Lower back pain affects around 7.5% of the world’s population. Ranging from mild to severe, from acute to chronic, it’s one of the most common reasons for missing a day at the office. Even when barely noticeable, lower back pain can still be very frustrating, and when it’s intense and chronic, it tends to significantly lower your quality of life.
However, lower back pain is often a result of tight hips – a condition caused by our lifestyle choices or bad posture. If you’re suffering from lower back pain, your aches are likely the consequence of a fixable problem.
Here’s how your tight hips are contributing to your back pain and how to fix that.
Where do tight hips come from?
Tight hips are pretty common. In many cases, hip tightness affects the alignment of your pelvis and your spine, causing mild to severe low back pain.
Hip tightness comes from two prominent groups of hip muscles connected to the spine. First, you have hip flexors. These muscles are situated up front, connecting your hips with your thighs. Hip flexors play a crucial role – they help you bend your legs.
The hamstrings are the second group of muscles responsible for tight hips. They are located in the same position as hip flexors, only in the back of your thighs.
What is the cause of hip tightness?
More often than not, tight hip muscles are caused by lifestyle factors – sedentary jobs, intense workouts, low-quality mattresses, or bad posture. You might experience hip tightness if you are a regular runner or if you are improperly exercising at home, without the correct form, for instance.
Hip flexor injuries can cause lower back pain, too.
Another frequent cause of tight hips is a structural imbalance that creates a tipped pelvis – scoliosis is a prime example of that. Poor core strength and other postural issues can also contribute to hip tightness and age-related changes such as arthritis.
Hip flexor stretches to relieve tightness
When tight hips are a consequence of poor lifestyle choices, it’s easy to prevent them by developing healthier habits. However, sometimes, it’s more complicated than that. When hip tightness is caused by a minor injury, spine curvature, or arthritis, you must treat the core problem. In this case, one of the most effective solutions for decreasing low back pain is physical exercise.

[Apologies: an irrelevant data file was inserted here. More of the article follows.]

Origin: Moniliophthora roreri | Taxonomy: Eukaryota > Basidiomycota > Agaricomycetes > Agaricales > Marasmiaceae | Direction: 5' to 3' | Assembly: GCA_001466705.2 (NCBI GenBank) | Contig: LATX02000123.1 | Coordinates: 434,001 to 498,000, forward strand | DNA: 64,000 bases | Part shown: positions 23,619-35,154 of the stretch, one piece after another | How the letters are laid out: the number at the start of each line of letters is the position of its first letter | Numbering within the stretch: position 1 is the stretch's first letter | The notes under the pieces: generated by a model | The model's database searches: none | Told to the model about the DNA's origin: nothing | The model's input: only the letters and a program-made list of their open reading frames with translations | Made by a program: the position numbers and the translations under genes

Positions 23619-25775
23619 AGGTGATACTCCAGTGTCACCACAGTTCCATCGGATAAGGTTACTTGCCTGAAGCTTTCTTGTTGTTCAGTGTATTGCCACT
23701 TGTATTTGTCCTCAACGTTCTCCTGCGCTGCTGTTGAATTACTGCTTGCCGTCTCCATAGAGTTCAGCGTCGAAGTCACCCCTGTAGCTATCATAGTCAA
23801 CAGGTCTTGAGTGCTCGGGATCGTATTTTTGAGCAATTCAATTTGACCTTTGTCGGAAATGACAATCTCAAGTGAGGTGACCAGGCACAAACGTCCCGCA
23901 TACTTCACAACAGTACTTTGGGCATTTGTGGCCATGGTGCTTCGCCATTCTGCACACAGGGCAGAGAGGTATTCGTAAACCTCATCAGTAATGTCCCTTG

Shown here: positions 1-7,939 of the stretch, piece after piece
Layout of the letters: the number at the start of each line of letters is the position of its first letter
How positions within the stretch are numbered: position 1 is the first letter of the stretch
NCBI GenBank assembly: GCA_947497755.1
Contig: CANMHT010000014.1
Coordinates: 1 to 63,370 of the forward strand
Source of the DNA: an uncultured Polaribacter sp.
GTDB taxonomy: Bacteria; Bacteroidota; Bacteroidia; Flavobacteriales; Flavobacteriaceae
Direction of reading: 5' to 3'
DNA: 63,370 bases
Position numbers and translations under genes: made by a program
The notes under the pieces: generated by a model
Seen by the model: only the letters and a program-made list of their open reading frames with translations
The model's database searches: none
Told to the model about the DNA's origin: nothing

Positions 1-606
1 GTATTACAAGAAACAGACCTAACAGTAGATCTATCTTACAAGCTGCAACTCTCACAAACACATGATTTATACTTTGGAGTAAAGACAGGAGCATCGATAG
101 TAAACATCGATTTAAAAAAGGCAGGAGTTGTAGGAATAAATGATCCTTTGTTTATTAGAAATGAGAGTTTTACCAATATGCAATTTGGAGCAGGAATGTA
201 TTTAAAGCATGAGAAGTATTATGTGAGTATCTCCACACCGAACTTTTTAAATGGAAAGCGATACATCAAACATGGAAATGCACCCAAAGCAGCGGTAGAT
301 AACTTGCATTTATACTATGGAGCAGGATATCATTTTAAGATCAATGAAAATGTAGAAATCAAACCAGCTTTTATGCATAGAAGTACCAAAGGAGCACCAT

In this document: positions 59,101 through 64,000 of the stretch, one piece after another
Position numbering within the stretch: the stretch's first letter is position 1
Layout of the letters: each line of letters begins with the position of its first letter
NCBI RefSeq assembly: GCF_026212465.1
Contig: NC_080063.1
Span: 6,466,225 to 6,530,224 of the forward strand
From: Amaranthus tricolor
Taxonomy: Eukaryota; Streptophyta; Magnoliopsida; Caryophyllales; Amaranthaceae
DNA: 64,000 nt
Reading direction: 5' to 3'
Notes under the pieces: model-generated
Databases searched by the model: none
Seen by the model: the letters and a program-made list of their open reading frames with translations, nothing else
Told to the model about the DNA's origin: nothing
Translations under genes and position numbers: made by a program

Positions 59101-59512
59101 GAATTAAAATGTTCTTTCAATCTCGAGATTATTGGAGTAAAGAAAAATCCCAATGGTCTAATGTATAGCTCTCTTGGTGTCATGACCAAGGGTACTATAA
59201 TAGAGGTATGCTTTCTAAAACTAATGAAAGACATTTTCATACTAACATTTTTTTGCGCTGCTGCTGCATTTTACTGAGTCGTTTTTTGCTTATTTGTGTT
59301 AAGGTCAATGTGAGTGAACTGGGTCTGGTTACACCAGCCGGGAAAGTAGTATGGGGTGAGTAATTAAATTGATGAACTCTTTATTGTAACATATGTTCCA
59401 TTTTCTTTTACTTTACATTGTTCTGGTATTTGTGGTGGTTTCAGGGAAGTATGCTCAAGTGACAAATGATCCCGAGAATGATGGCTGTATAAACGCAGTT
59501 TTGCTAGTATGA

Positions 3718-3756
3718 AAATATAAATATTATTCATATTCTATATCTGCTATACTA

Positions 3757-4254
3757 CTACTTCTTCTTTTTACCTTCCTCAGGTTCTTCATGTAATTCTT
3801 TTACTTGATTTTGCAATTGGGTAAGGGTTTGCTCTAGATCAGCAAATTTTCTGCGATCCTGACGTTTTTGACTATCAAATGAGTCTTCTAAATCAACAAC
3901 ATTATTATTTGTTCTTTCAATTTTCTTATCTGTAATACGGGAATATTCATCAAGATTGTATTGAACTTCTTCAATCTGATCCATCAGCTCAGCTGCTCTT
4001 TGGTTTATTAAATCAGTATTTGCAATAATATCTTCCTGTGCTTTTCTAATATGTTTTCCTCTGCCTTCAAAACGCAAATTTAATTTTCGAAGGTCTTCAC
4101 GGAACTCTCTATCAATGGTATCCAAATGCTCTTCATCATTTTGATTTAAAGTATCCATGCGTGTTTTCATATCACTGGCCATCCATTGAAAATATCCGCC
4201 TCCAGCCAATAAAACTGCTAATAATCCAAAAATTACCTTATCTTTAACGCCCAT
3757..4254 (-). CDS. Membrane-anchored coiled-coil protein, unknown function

Below, you’ll find four excellent stretches for flexor tightness that will, by extension, eliminate or at least ease your back pain. Remember to be gentle with your body. Warm up your muscles, and don’t push past your pain limit. That can make the pain worse.
Kneeling hip flexor stretch
First, kneel on a yoga mat with both knees. Next, put one of your feet forward to form a 90-degree angle between your legs. Place your hands on the upright knee and start pushing gently forward until you feel both the flexors and the hamstrings stretching.
This exercise is a classic, so you should remember it from your school days. To do a seated butterfly:
- Sit down on the mat and bring both feet together;
- Use your arms to gently drive your knees down to the floor;
- Hold for 30 seconds, then release.
You should release it a bit earlier if it starts to get uncomfortable.
Sit on the floor with your knees slightly bent. Make right angles with both your legs resting on the ground. The front thigh should extend in front of the chest, while the back thigh should extend at the side of your body.
Make your shoulders square over your front hip and place both arms down to the ground. Now gently lean forward with your body but keep your back straight and your shoulders even. Hold the position for 60 seconds, then change sides.
Lie flat on the back and bend your knees with your feet on the ground. Wrap a towel around your thigh and squeeze your stomach. Now slowly pull the towel up and let it lift your leg for as long as you’re comfortable. You can keep the leg straight or slightly bent. Hold for 30 to 60 seconds. Then, switch legs.
Can hip flexors cause back pain? Absolutely, and they often do.
When you have tight flexors and hips, low back pain is usually accompanied by pain and inflexibility in hips and/or thighs. Hip and flexor tightness can result from a sedentary lifestyle, intense physical activity, spine and posture problems, injury, or arthritis.
Luckily, hip flexor stretches can help most people loosen up tight hip muscles and eradicate back pain. If stretching doesn’t work for you (remember, you must give it some time), consider talking to a healthcare professional who will likely prescribe physical therapy.